And China's agricultural technology is currently increasingly more developed, like the renowned hybrid rice. Whenever Yuan Longping drilled to the area daily to examine hybrid rice, the last study and development was successful, which made a great share on production of Asia's grain and allowed the limited land to create even more food.
Moreover, the Chinese go nment has vigorously rectified the water conservancy and water conservation jobs. Nowadays, it's very difficult for China having a big flood in the basin, and possesses a great affect lasting meals production.
They do import some food, but not a lot of it.
Keep in mind though - they are almost identical in size to the US, QUITE A BIT BIGGER if you exclude Alaska (most of which is NOT FARMABLE) and I’d estimate the US could sustain 1.5 billion or so if we pulled out ALL the stops on our agriculture to maximize output.
Corn ALONE we put massive amounts into ethanol production, we EXPORT massive amounts of wheat and corn most years along with a lot of soybeans, we don’t HAVE to have huge quantities of cattle that are very INefficient at converting grain to food)….
If their pop goes up another 200 million though, they are going to have some serious issues - but their massive “stop pop growth” efforts of the last 30–40 years seems to have them headed for a pop IMPLOSION in about 20 more years….
Bengt Persson, Attempting to understand complex systems for 50 years
Most of the China population lives in eastern rice plains, with good rice framing climate and soil, that could sustain >200 people per sq km with traditional methods. To compare, typical American suburbs have a lower population density.
Better rice variants and farming methods introduced during the last decades have allowed a further increase of rice production per sh km.
On the other hand the expectation on food quality and mix have also increased in China, resulting in a need to either import e.g. meat or use former rice land for meat production, which gives less energy per sq km.
Francine Rizza, Author and Bespoke China Tour Organiser (2013-present)
China is the biggest wheat, vegetable and fruit grower in the World.
Although China's agricultural output is the largest in the world, only 12.6% of its total land area can be cultivated. China's arable land, which represents 10% of the total arable land in the world, supports over 20% of the world's population.
Of this approximately 1.4 million square kilometers of arable land, only about 1.2% (116,580 square kilometers) permanently supports crops and 525,800 square kilometers are irrigated.
The land is divided into approximately 200 million households, with an average land allocation of just 0.65 hectares (1.6 acres).
China's limited space for farming has been a problem throughout its history, leading to chronic food shortage and famine. While the production efficiency of farmland has grown over time, efforts to expand to the west and the north have met with limited success, as such land is generally colder and drier than traditional farmlands to the east. Since the 1950s, farm space has also been pressured by the increasing land needs of industry and cities.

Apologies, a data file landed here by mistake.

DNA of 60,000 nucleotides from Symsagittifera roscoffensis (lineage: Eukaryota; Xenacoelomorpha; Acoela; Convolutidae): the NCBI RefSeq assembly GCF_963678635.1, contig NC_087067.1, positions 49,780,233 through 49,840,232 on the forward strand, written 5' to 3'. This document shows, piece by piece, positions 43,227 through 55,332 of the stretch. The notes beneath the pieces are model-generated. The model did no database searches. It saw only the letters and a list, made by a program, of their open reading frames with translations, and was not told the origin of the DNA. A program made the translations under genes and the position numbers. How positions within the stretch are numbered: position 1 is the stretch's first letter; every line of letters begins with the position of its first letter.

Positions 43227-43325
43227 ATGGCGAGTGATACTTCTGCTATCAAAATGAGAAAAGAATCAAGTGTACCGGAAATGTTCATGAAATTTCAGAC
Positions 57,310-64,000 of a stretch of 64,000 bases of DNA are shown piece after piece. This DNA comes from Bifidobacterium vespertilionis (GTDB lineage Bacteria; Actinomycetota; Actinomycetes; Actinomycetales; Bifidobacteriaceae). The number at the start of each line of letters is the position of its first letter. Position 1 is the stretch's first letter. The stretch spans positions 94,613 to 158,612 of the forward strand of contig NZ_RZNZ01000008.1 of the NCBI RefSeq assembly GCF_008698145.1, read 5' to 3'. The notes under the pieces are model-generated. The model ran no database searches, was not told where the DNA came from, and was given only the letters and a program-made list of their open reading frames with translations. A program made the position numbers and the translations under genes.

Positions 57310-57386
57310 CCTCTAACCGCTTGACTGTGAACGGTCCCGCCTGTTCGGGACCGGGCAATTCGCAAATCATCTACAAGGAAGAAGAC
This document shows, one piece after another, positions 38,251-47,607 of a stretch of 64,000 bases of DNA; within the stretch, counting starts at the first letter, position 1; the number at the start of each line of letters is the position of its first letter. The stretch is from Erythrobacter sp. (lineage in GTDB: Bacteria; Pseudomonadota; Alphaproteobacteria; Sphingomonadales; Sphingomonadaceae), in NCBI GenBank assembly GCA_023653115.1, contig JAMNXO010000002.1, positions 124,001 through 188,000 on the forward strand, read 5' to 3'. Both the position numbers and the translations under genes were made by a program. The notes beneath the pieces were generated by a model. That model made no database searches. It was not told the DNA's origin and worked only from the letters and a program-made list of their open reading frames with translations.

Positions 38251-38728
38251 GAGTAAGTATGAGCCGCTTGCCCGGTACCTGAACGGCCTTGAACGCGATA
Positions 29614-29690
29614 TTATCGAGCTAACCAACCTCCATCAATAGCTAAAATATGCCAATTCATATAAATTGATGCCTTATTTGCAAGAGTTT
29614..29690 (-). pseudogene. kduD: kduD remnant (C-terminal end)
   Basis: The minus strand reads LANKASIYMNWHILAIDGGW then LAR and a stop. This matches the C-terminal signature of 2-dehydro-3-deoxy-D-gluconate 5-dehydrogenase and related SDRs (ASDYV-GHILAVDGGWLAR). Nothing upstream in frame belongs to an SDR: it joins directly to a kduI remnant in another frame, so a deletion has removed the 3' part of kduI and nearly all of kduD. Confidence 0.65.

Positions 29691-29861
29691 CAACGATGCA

译文来源：三泰虎 http://www.santaihu.com/p/49961.html 译者：Joyceliu
Thomas Adams, former Interagency Rep
China is a net importer of agricultural products. Some commentators seem to believe that this is somehow a criticism of China, it is not. China produces most of its own meat and dairy products, but imports of these products are also significant. The mix of agricultural imports is diversifying as China’s purchases of fruits, nuts, cassava, sugar, wine, breeding stock, and processed food imports rise. Discussion: Food security is seen as very important for internal stability, the primary concern of the China). Extreme measures have been taken to increase domestic production but a rising population, changing food demands (e.g. more meat) and China’s lack of arable land have made it a major importer of food. Rising steadily with China’s development during the 1990s food imports have now reached about US$29 billion from the US alone. Other countries exporting to China include those with large amounts of arable land including Australia, Canada, New Zealand, Brazil and Argentina. BTW: China is a world leader in aquaculture (i.e. fish farming)
John Bickel, Quality/process Review in a Data Center Company
They don’t produce enough food to feed their population; they import quite a bit. They are exporting plenty of food too; it’s funny how the economics of import and export work out. I live in Thailand and per my understanding quite a bit of food is being sent there (fruit, rice, etc.), and something like Snickers bars would often be produced in China and imported back to here.
When I first visited China nearly a decade ago (maybe 9 years back?) I was curious about how crowded it would look, and issues like this, how sustaining such a large population would go. I was a bit surprised that it didn’t look any different than anywhere else. Housing density can be higher, but that stands out more in Hong Kong than where I’ve been in China (Shenzhen, Beijing, and Shanghai).